Mini Review ARTICLE
Umbilical Cord Blood Natural Killer Cells, Their Characteristics, and Potential Clinical Applications
- 1Anthony Nolan Research Institute, London, UK
- 2Cancer Institute, University College London, London, UK
- 3King Abdullah International Medical Research Center, Riyadh, Saudi Arabia
Natural killer (NK) cells are lymphocytes of the innate immune system able to kill different targets such as cancer cells and virally infected cells without prior activation making then attractive candidates for cancer immunotherapy. Umbilical cord blood (UCB) has become a source of hematopoietic stem cells for transplantation but as we gain a better understanding of the characteristics of each immune cell that UCB contains, we will also be able to develop new cell therapies for cancer. In this review, we present what is currently known of the phenotype and functions of UCB NK cells and how these cells could be used in the future for cancer immunotherapy.
Natural killer (NK) cells are lymphocytes of the innate immune system that exhibit cytotoxicity toward cancer cells and virus-infected cells and have the capacity to produce cytokines such as interferon-γ (IFN-γ) and tumor necrosis factor-α (TNF-α) in response to stimuli. NK cells are defined as CD56+CD3− cells and can be divided into two main subsets according to their expression of CD56 and CD16. CD56dimCD16+ NK cells (CD56dim NK cells) are cytotoxic NK cells capable to mediate direct killing of target cells via exocytosis of granules containing granzyme B and perforin, activation of cell death pathways such as TRAIL or FAS/FAS-L or via antibody-dependent cellular cytotoxicity. CD56brightCD16−/low NK cells (CD56bright NK cells) are the main cytokine-producing NK cells (1). In peripheral blood (PB), up to 90% of NK cells are CD56dim NK cells while most NK cells are CD56bright NK cells in lymph nodes.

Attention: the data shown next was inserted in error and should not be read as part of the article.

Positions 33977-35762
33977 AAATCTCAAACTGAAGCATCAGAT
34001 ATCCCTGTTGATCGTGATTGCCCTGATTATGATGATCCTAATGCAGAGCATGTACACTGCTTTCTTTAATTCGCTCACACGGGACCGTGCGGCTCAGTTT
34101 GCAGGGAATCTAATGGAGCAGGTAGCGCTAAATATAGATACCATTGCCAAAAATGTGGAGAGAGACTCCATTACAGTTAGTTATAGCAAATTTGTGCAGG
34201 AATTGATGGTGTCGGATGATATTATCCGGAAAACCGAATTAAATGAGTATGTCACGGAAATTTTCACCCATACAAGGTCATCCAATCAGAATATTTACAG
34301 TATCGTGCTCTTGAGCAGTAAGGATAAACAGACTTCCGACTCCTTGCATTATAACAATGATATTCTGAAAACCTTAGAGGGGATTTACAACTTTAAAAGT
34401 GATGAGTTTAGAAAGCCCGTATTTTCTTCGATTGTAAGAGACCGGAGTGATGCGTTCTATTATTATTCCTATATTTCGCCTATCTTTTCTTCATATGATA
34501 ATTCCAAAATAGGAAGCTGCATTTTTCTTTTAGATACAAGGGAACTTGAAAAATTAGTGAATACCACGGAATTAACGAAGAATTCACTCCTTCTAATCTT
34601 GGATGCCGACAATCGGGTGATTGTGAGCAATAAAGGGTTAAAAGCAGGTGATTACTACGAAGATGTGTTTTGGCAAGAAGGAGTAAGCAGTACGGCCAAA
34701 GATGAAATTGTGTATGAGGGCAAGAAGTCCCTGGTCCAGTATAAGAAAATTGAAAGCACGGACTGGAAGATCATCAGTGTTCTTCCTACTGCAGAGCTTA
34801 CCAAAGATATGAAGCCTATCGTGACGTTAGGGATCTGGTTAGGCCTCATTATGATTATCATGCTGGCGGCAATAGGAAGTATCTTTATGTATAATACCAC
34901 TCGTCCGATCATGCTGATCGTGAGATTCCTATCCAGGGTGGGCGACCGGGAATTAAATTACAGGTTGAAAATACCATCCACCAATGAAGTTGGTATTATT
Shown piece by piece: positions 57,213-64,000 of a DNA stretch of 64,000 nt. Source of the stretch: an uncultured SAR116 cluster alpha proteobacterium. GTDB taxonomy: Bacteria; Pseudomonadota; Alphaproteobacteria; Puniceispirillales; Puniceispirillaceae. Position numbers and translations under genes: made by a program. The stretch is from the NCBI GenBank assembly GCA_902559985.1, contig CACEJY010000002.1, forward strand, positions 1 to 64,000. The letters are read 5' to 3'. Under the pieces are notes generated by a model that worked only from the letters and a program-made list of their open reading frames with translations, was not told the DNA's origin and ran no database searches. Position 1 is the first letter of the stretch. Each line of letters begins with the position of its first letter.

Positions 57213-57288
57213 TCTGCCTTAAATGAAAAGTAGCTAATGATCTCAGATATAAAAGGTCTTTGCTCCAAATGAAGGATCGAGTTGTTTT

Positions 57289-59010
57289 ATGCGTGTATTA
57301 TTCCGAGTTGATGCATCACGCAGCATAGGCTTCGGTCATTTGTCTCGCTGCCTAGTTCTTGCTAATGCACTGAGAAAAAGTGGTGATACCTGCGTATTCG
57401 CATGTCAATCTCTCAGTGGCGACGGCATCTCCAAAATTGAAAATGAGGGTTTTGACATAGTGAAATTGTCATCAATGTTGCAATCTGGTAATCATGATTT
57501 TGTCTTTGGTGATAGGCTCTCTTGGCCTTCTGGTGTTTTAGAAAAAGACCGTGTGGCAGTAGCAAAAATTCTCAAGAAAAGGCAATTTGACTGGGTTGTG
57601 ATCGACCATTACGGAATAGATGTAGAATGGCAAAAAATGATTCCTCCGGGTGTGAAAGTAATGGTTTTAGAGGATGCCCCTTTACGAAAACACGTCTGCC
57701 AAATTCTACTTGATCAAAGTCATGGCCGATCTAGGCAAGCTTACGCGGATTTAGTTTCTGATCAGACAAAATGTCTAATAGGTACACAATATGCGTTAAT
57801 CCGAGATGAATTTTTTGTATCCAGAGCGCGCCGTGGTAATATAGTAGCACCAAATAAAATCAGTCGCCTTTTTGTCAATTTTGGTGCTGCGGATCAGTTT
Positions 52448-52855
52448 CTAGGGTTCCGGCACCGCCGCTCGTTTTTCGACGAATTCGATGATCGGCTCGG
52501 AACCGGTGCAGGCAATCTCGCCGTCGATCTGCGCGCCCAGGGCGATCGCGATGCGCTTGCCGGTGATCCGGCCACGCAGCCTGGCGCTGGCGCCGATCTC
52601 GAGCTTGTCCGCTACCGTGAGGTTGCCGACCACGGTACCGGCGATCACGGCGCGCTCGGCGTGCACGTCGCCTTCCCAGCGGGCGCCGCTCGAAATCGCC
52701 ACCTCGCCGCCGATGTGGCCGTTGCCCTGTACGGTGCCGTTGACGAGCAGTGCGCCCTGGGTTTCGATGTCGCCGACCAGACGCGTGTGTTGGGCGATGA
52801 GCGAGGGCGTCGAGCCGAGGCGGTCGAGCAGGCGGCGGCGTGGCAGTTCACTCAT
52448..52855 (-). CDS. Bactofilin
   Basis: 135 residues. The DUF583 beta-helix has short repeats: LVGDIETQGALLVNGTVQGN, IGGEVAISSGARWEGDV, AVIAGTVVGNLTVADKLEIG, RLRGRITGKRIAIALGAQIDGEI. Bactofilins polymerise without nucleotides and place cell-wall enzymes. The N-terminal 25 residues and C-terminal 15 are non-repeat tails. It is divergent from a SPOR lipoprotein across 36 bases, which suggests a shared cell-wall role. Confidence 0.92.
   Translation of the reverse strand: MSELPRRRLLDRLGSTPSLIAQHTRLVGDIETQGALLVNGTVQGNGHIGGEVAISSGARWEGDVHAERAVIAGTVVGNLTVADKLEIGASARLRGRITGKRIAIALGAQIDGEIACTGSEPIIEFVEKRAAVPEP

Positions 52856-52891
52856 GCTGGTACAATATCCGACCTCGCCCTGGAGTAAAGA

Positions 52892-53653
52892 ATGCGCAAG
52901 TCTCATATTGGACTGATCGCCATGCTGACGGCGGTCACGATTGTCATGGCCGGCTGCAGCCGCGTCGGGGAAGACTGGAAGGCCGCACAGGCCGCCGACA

Natural killer cell functions are regulated by signals delivered through activating and inhibitory receptors. As opposite to T cells, NK cells are “ready to go” and can eliminate target cells without prior stimulation. However, stimulation of NK cells by cytokines leads to NK cell activation and enhanced functions, in particular enhanced cytolytic activity and proliferation. NK cells have long been considered potential candidates for cancer immunotherapy and their versatility makes them attractive cells to explore. Phase I clinical trials showed autologous NK cell therapies to be feasible and safe without adverse effects in patients with breast cancer or non-Hodgkin’s lymphoma; however, these therapies had no or little impact on relapse rates (2). The potential impact of NK cell alloreactivity in hematopoietic stem cell transplantation (HSCT) was suggested by Valiante and Parham (3). The first evidence that allogeneic NK cells could exert strong anti-leukemic activity and impact on the outcome of haploidentical transplantation stems from the study of Ruggeri et al. (4) who reported NK cell alloreactivity against leukemic cells while reducing the risk of graft-versus-host disease (GvHD) in the context of human leukocyte antigen (HLA) mismatch settings. Other trials have showed that allogeneic NK cells alone can target different types of cancers such as acute myeloid leukemia (AML), melanoma, renal cell carcinoma, Hodgkin lymphoma (5), breast and ovarian cancer (6), or refractory lymphoma (7). The same group has shown the importance of NK cell expansion in vivo, which can be accomplished by infusion of interleukin (IL)-2. However, regulatory T cells were also found to compete for this cytokine and beneficial effects on NK cell expansion were observed when regulatory T cells could be depleted (8). Interestingly, other studies also have indicated that NK cell therapy could also be of interest to treat glioma (9) or neuroblastoma (10).